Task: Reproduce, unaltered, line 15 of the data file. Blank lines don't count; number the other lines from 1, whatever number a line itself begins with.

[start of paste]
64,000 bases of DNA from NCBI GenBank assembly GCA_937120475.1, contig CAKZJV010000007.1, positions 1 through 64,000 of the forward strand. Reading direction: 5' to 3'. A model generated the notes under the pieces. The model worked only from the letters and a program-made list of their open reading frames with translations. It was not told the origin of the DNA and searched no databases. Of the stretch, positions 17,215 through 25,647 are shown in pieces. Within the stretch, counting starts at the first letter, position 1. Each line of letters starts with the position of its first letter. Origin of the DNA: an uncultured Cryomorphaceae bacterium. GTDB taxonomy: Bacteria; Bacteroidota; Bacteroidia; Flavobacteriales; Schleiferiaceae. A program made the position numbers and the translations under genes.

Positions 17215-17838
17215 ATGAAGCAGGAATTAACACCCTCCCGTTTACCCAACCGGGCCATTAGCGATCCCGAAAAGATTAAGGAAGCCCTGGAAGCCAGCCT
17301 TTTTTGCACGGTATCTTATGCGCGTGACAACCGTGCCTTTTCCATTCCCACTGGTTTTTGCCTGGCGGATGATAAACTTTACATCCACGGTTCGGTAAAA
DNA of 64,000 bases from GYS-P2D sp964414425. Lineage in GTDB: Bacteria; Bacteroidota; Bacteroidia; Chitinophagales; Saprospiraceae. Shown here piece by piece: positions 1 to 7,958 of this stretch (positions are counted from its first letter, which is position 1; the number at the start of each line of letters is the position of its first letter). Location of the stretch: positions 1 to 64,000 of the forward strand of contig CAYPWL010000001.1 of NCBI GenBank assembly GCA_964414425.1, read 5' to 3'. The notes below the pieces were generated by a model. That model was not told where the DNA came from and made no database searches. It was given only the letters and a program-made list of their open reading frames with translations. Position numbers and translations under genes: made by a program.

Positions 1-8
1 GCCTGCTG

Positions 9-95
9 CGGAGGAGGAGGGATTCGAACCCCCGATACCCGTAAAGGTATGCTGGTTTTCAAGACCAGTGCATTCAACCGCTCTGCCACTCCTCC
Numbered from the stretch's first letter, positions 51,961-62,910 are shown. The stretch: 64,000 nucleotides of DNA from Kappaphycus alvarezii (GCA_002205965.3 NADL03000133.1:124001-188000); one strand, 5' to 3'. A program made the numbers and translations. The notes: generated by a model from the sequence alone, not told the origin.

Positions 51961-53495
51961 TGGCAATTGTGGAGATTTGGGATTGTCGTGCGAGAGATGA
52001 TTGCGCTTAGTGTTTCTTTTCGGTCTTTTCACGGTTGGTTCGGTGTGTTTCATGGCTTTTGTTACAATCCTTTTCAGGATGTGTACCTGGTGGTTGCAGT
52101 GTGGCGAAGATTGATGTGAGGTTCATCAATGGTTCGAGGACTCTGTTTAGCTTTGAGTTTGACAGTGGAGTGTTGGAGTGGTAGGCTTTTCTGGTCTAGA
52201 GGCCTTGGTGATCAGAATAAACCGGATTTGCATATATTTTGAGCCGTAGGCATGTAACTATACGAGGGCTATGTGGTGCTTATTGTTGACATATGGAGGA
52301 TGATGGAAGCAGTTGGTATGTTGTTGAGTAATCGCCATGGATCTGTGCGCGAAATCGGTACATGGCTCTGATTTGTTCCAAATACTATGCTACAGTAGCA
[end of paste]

52201 GGCCTTGGTGATCAGAATAAACCGGATTTGCATATATTTTGAGCCGTAGGCATGTAACTATACGAGGGCTATGTGGTGCTTATTGTTGACATATGGAGGA